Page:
Subject: I have found a CD that I think you would enjoy
|Gaetano Donizetti, Gianluigi Gelmetti, Orchestra of the M. M. F.|
Donizetti: L'elisir d'amore
WONDERFUL DOCUMENT OF KRAUS' NEMORINO
L. Mitnick | Chicago, Illinois United States | 10/20/2005
(5 out of 5 stars)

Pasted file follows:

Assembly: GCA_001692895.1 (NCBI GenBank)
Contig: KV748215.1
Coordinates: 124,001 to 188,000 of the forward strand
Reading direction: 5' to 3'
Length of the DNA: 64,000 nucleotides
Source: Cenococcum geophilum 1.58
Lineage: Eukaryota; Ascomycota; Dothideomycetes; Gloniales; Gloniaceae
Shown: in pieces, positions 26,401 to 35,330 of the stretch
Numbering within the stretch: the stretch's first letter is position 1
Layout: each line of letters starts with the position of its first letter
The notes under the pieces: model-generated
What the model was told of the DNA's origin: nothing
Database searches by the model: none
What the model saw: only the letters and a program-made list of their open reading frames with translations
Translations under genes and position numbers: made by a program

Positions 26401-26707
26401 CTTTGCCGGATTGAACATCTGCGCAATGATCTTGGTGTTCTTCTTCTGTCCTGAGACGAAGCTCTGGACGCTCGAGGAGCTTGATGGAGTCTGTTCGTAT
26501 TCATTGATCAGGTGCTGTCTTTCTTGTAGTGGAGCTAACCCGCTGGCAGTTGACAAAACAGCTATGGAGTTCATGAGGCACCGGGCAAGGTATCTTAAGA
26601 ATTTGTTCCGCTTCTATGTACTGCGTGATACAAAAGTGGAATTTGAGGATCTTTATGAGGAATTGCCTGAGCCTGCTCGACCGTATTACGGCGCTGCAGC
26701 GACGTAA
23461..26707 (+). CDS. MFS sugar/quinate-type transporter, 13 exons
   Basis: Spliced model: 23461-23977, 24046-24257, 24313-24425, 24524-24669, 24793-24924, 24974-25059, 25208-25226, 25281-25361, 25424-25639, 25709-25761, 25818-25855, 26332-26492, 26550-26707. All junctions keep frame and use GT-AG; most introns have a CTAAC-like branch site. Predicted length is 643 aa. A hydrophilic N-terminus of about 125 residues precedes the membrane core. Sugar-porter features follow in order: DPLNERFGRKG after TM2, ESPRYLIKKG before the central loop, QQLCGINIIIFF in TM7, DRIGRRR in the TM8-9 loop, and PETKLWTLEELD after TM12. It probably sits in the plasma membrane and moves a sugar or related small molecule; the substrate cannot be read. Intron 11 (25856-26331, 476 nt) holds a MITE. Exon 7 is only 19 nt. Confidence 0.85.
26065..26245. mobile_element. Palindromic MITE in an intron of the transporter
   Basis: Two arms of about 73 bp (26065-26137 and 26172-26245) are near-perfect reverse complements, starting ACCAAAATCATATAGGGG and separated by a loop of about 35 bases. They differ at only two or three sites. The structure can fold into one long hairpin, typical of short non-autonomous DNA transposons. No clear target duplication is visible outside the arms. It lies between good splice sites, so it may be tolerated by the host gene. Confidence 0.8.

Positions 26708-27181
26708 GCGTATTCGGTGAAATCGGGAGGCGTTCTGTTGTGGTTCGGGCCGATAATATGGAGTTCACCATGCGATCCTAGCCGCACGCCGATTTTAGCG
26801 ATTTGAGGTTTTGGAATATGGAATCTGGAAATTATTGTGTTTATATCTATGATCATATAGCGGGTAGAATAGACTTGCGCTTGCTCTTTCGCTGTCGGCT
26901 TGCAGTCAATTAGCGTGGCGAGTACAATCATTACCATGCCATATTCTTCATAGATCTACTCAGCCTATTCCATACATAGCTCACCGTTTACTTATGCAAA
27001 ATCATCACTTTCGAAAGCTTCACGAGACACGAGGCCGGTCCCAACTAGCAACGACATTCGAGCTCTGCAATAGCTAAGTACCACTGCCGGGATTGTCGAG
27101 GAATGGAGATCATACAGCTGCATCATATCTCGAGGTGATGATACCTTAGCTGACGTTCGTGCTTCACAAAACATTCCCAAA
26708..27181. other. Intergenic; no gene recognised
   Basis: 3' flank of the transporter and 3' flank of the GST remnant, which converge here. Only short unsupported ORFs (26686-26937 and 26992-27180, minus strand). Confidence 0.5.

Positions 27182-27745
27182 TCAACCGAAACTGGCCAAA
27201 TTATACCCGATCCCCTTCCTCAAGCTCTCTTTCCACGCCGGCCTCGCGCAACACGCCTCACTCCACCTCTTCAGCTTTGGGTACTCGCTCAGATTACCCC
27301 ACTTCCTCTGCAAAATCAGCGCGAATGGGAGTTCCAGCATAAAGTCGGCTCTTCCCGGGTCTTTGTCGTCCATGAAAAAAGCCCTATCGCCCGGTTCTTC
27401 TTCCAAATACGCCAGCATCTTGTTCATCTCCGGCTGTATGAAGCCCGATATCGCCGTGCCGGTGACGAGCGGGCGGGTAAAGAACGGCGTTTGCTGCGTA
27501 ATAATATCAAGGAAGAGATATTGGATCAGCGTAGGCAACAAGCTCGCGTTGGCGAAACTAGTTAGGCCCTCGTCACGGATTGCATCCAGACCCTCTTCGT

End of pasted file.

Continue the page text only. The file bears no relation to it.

""L'Elisir d'Amore is an opera that Alfredo Kraus never recorded commercially, which is unfortunate because the role of Nemorino was one of his best-known roles. Happily, this live recording fills a huge gap in his recorded legacy, though the sound, while decent enough (and in stereo). is certainly not of studio quality (though it is far better than many other live recordings). I heard Kraus sing this opera in 1962 when he made his debut at Lyric Opera of Chicago. This live performance was done in 1984 ---- and the vocal differences are minimal. Truly, Kraus was an artist who nurtured and protected his vocal instrument ----- and sang only those operas that his lyric tenor could comfortably accommodate. He never ventured into the spinto or dramatic roles ----- and managed to have a constant repertoire of about twenty operas (Italian and French) that he refined and polished throughout his long career. His singing here is elegant, refined, and extremely polished. Top notes give him no difficulties, and he can spin a bel canto vocal line with nary a scratch or blemish. Luciana Serra, a bright-voiced Adina, sounds young, fresh, and most importantly, completely convincing. The audience was obviously appreciative of this performance, and why wouldn't they have been? The supporting cast is more than acceptable. For fans of Alfredo Kraus, this release (like Living Stage's release of "The Pearl Fishers"-- another opera absent from Kraus' studio discography) is especially valuable. Kraus was a model of his kind --- an artist to his fingertips who sustained an exceptionally long and impressive singing career by being intelligent, musical, and, of course, being the possessor of a truly masterful vocal instrument. He was one of the great ones --- and he never pandered to the Pavarotti-type publicity machine to prove it. All he had to do was sing, and he sang with more style and polish than any other tenor of the last forty years."